Friday, February 25, 2011
I Think I'm Old School
All this talk about money and championships in ultrarunning makes me think . . . I must be old school. I'm certainly not 100% against races offering prize money, and I'm far from any aversion to championship races, but in the same breath I am a little skeptical about what the influx of significant cash might do to the sport (both positively and negatively). I think this trend and some subsequent changes are inevitable and it will be interesting to sit back and see the results over time – because truly only time will tell.
Definitely check out the buzz about what's coming down the pike in Charlottesville this September (click above top logo for race site) and press release. Regardless of the various opinions (I'm sure you have one too), it will be interesting to see how this race transpires and it's exciting to see more potential high-caliber competition coming to the East coast. Change is inevitable and I'm amazed at how much the sport of ultrarunning has changed in the eight years I've been involved. My prediction is that we're going to see a greater dichotomy in events over the next 10-years. The far ends of the event spectrum will become farther apart. The new breed of ultra races will be these corporately sponsored races with money on the line, but will be balanced out by the "grassroots" type events that are truly the heart of ultrarunning from its inception.
Prize money simply doesn't fit into my notion of what the sport of ultrarunning is all about – so don't expect that to change at Cheat Mountain or the Trilogy. My goal as a race director has been and will remain to provide low-key events at a reasonable price – allowing runners of all levels to test their abilities against a course as part of an event that is more about appreciation of life, nature, and fellowship than top-end competition. I will always value the last person to cross the finish line as much as he/she that crosses first (even though the top runners may earn an extra race-day memento for their efforts).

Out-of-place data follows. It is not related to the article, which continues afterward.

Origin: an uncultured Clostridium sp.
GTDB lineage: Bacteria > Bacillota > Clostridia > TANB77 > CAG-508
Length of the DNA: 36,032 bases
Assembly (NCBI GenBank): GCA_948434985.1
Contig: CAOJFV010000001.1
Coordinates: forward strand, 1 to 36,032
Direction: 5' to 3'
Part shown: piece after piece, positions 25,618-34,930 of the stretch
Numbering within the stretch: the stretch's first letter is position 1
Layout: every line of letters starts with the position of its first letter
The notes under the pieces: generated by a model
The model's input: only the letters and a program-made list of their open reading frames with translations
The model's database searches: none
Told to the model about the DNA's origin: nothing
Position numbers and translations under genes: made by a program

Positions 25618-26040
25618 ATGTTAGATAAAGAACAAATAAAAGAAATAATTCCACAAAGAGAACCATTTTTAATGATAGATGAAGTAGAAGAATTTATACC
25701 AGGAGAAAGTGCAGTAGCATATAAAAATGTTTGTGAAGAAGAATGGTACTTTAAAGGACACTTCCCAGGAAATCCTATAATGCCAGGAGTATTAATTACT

Money and Championships are nothing new to our sport – just the higher levels of prize money at races like the NFEC and now the UROC. Look at the USATF 2011 Calendar. There are eight ultra distance races on the list and each of them provides prize money and the prestige of being a sanctioned body Championship. The problem is that the elite community has not embraced these events as the "true championships" for various reasons – mainly the meager money offered and some unfavorable venues – opening up the opportunity for these new races to fill this high-end void.
Would I like to see runners of truly elite lineage giving a tough 100-miler a go? Or a guys like Ryan Hall or Meb Keflezighi gunning for a U.S. 50-mile Championship? Or elite runners able to make a living from the sport? Sure I would, but I personally get just as much excitement from encouraging someone to run their first ultra and seeing their elation through the pain at the finish line; even with no ideals of greatness. The average and elite running together in a near egalitarian state is what makes ultrarunning so special - as long as we never get away from that, I'm all for the eclectic range of race offerings. I applaud Bad to the Bone and Geoff Roes for their role in chasing their vision for the future of ultrarunning.
Will money in ultrarunning lead to break-through performances, an influx of new talent, a new career path, or the need for performance enhancing drug testing? Time will tell, but in the meantime, I'll be on my front-porch rocker keeping it old school!